By Michael O'Sullivan
Washington Post Staff Writer
Friday, November 18, 2005
THE QUIET, understated photographs that artist Nicholas Nixon has been taking of his wife, Bebe, and her three sisters annually since 1975 -- on view at the National Gallery of Art -- may have their roots in family snapshots, as curator Sarah Greenough says, but they're not like the pictures in your photo album.
For one thing, Bebe (she's the one second from the right in each of the 31 black-and-white prints) and her sisters, Heather, Mimi and Laurie, rarely smile. For another, you don't and can't possibly know these people. As inscrutable as they are, they might as well be buildings, like the ones in Alabama that artist William Christenberry is known for returning to year after year and photographing in states of ever-increasing decrepitude. The sisters have never spoken publicly about the series. "In a way," Greenough says, "it draws us in more."
But what do we find, the deeper we go?
To be sure, the creases and crow's-feet become more strongly etched on the face. Fashion don'ts become less embarrassing over time. But what can we learn, or guess at, about what goes on inside their heads from the subtly shifting external clues? Here Mimi is pregnant, as Heather tenderly touches her belly; there Laurie crosses her arms, in a bit of cryptic body language, as she does in three of the earliest shots. In this one, the sisters embrace in an evocation of single body with four heads; in that one, they barely touch.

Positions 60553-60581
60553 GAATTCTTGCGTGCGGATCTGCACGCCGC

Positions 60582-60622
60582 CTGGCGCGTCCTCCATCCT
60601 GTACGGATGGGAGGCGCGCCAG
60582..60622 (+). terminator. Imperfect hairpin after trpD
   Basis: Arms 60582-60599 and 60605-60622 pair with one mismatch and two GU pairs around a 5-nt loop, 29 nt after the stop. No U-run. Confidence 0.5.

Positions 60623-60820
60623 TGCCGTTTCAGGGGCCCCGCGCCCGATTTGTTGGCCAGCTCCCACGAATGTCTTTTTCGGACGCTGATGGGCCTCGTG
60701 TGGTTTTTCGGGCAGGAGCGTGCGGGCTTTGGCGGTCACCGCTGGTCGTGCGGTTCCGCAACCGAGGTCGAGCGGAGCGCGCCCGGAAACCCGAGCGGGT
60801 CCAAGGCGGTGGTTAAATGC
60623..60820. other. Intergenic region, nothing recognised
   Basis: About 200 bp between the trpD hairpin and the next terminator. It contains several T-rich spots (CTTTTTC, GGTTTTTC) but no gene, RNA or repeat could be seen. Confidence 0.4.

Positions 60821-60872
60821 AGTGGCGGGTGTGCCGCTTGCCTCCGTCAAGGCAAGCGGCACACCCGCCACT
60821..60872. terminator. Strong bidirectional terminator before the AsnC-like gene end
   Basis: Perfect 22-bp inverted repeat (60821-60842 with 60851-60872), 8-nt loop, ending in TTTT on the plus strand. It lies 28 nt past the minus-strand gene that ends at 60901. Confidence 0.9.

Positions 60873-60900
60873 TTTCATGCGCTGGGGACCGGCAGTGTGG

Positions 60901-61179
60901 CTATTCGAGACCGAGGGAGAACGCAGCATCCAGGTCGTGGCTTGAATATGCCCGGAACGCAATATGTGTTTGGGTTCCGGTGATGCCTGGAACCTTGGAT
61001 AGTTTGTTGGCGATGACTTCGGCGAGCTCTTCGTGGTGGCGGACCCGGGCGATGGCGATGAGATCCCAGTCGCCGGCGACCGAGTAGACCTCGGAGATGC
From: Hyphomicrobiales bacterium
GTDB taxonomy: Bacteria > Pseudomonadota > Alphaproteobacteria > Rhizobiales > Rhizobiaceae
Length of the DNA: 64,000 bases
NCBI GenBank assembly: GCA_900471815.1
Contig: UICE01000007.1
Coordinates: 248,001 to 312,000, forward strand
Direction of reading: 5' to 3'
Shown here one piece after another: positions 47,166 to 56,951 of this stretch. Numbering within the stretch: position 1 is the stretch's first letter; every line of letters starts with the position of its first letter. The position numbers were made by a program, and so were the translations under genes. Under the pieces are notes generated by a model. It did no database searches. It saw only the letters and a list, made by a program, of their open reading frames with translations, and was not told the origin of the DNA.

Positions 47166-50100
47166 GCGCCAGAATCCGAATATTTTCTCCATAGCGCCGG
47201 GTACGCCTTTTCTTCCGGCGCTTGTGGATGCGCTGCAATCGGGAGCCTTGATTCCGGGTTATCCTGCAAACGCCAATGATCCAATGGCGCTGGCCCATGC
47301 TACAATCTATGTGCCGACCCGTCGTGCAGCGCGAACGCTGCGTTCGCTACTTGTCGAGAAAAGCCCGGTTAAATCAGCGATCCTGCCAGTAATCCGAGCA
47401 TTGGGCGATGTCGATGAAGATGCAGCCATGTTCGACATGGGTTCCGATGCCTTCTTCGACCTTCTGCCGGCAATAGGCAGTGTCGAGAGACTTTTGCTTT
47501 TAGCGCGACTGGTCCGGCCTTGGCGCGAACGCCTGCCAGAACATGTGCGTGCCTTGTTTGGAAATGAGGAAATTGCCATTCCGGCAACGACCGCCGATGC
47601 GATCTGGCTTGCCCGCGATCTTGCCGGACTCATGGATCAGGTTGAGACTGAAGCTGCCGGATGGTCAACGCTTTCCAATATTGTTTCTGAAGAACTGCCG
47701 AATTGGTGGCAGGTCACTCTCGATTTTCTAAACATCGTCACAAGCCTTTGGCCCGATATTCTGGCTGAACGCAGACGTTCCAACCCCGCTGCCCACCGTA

The temperature of Nixon's photos of the Brown sisters straddles the documentarian's detachment and the emotional intimacy of a family member. They are neither entirely cool nor entirely hot, but somewhere in between. In a way, the experience of looking at them is not that unlike looking at our own photo albums.
That's because, in the end, it is not the Brown sisters we end up seeing on the wall, but ourselves, reflected in their strangely sad and slowly old-growing eyes.
NICHOLAS NIXON: THE BROWN SISTERS -- Through Feb. 20 at the National Gallery of Art, West Building, Constitution Avenue at Sixth Street NW (Metro: Archives-Navy Memorial). 202-737-4215 (TDD: 202-842-6176).http://www.nga.gov. Open Monday-Saturday 10 to 5; Sundays from 11 to 6. Free.
National Gallery of Art staff lecturer Sally Shelburne will present a gallery talk about the exhibition on Nov. 29 and Dec. 4 at 1 and on Dec. 3 and 13 at noon.